It’s now time to start researching each individual company on your prospect spreadsheet. Yes, this will take time, but there are just a few pieces of information you’ll be looking for in this initial stage, so each company will go quickly.
For this, we’re going to add a few columns to your spreadsheet. Here’s how to fill these columns with useful information:
- Notes: Look at the company’s website. What do they sell? How professional is their website? Write down anything noteworthy you want to remember here.
- Contact information: Scour their website for any contact information – ideally, the name and contact details of a person in their marketing department. Since that’s usually hard to find, any email address from the company, even an “info” email address, will do. At the very least, you can probably find a contact form — paste the link to that here.
- Size: Pop the name of the company into LinkedIn. If they have a LinkedIn profile, you will be able to see a rough estimate of the size of the company, for example, 250 employees. Write this down in this “Size” column. (While you’re at it, go ahead and “follow” the LinkedIn profile of each company, if one exists.)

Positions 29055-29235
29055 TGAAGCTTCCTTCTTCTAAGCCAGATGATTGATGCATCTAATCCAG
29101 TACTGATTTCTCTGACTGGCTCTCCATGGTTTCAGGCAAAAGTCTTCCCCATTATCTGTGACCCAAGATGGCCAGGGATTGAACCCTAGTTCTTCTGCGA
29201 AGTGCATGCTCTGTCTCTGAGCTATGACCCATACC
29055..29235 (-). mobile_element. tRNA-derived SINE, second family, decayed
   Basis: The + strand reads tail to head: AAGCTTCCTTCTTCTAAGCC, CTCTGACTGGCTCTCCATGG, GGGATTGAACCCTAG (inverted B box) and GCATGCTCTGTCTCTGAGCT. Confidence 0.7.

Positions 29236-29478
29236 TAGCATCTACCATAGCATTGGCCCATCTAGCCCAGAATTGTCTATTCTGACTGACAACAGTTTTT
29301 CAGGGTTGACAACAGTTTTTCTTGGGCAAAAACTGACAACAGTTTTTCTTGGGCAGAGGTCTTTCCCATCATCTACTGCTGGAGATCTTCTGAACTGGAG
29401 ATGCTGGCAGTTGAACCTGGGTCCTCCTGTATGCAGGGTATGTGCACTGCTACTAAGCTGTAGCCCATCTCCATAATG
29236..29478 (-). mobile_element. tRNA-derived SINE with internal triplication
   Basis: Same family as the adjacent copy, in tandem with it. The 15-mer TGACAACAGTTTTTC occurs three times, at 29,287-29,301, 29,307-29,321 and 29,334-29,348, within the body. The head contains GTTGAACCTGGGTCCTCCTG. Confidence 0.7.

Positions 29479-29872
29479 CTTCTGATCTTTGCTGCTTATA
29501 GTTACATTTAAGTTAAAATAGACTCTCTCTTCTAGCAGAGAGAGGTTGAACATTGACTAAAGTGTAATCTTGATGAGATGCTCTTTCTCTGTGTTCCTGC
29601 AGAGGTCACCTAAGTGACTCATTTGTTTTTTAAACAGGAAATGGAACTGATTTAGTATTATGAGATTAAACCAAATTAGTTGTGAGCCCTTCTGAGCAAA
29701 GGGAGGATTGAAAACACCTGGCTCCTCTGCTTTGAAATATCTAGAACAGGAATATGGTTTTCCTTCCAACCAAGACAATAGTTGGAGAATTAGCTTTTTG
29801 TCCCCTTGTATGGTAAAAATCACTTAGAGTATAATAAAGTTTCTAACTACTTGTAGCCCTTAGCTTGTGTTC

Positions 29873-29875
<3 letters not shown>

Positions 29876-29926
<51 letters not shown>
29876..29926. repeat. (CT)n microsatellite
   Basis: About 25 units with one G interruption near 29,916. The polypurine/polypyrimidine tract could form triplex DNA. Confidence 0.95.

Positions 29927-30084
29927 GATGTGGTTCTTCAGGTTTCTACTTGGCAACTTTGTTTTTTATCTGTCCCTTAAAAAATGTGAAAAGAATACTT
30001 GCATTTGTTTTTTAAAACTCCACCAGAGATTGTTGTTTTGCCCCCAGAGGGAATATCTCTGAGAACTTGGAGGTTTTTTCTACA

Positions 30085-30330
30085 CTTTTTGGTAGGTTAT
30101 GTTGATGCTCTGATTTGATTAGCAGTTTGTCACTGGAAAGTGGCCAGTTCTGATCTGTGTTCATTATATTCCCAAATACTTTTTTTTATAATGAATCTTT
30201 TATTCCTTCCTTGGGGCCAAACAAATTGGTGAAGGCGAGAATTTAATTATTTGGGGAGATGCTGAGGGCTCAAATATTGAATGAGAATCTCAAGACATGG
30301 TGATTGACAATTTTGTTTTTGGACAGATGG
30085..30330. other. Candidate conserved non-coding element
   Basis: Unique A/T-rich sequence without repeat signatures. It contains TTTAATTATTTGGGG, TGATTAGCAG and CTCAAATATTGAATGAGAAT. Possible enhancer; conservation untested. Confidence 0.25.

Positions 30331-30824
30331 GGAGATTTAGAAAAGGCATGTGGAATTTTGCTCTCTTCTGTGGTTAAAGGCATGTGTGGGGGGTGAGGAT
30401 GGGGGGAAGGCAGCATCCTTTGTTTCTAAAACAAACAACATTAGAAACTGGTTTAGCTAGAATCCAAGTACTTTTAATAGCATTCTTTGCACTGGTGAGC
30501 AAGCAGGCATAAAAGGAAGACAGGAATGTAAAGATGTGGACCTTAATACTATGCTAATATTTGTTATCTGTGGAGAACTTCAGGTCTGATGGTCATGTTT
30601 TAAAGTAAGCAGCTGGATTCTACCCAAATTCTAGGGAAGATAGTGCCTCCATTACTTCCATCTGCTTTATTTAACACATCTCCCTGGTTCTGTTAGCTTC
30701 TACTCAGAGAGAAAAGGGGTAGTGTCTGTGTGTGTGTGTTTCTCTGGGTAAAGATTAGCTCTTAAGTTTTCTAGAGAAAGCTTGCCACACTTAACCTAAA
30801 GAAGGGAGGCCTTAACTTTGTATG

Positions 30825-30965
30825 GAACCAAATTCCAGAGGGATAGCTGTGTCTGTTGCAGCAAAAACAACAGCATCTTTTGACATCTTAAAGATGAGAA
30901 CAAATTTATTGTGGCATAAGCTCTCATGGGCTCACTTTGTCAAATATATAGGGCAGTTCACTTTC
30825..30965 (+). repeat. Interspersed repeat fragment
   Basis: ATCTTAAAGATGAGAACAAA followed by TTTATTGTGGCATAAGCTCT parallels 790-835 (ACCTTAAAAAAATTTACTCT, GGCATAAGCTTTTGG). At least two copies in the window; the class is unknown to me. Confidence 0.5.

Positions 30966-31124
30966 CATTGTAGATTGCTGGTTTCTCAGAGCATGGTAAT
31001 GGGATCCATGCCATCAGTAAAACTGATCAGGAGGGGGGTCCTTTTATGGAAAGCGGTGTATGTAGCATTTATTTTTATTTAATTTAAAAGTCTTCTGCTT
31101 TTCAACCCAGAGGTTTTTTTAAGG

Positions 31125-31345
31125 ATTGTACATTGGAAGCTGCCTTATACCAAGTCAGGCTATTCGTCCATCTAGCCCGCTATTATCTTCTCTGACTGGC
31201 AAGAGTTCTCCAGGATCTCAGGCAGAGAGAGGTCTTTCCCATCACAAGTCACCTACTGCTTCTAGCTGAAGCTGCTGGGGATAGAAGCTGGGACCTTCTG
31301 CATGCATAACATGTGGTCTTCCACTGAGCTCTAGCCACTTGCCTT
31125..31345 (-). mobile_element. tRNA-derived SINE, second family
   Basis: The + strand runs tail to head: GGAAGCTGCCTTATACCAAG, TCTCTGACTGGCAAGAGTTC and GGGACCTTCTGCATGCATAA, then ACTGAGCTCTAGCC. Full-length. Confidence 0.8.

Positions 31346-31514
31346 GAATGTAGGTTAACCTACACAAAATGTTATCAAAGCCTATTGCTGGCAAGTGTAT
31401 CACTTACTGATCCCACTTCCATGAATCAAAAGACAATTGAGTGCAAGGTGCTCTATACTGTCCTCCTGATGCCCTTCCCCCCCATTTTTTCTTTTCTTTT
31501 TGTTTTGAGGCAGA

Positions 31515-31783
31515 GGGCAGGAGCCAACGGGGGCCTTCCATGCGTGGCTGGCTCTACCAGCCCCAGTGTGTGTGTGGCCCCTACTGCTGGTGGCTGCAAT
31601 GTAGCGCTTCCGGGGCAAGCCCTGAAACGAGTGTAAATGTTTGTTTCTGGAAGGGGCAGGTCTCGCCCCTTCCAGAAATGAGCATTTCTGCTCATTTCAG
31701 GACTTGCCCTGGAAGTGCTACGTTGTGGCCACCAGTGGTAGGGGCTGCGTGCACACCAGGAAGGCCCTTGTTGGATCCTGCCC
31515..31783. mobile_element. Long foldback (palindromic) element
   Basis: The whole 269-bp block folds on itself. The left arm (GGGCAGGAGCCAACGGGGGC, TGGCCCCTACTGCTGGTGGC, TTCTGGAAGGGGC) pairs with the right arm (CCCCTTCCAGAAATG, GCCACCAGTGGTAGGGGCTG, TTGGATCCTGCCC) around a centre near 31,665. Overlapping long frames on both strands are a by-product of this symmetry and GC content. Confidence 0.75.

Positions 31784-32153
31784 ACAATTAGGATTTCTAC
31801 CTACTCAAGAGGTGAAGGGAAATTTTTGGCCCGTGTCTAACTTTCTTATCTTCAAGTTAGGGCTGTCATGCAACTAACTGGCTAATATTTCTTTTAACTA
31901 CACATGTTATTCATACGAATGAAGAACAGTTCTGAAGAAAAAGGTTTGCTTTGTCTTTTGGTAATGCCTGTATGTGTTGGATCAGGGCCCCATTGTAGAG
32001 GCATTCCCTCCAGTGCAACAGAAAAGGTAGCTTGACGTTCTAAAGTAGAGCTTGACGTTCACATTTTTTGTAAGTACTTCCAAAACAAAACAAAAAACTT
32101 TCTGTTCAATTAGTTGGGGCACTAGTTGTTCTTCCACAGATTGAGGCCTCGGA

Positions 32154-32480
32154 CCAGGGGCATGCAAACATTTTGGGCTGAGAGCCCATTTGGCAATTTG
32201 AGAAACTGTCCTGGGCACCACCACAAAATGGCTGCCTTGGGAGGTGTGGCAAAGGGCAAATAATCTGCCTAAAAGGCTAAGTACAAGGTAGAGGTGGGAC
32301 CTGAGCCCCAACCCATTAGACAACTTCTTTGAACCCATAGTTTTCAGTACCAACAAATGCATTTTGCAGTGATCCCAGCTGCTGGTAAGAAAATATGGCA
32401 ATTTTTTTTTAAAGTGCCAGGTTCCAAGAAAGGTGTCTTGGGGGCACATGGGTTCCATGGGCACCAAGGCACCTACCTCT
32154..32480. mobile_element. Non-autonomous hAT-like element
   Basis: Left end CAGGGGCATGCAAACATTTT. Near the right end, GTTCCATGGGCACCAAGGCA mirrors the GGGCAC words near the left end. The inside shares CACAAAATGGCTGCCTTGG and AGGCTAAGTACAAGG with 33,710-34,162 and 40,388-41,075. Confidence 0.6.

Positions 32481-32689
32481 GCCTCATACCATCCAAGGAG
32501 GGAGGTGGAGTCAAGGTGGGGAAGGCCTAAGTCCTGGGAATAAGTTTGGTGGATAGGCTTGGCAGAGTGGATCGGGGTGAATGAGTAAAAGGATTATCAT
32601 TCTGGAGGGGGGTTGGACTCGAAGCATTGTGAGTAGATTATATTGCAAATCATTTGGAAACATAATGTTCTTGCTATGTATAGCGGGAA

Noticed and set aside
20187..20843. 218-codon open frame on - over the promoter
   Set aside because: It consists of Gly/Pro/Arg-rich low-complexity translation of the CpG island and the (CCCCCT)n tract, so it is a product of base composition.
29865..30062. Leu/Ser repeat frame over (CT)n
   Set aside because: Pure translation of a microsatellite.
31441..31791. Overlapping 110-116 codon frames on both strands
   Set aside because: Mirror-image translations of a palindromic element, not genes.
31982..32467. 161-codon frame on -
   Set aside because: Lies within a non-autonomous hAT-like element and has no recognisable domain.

Do this one by one, until you have a short profile for each of your 100 companies!
Your Next Steps
Awesome! You’ve succeeded at building a list of prospects, but now what?
You have so many options of what to do next.
You can use this list to…
- Further research your industry and your prospects
- Create client personas that suit the businesses you’ve found
- Start reaching out to companies on LinkedIn, email, or even by phone (we’ll cover this more next month!)
- Brainstorm ideas for blogs, videos, or social media posts to market yourself to these companies
- And, so much more…
Next month, we’ll talk about ways you can market to these companies you’ve identified in this list.
But, of course, you don’t have to wait — you can already get started reaching out to these 100 excellent prospects!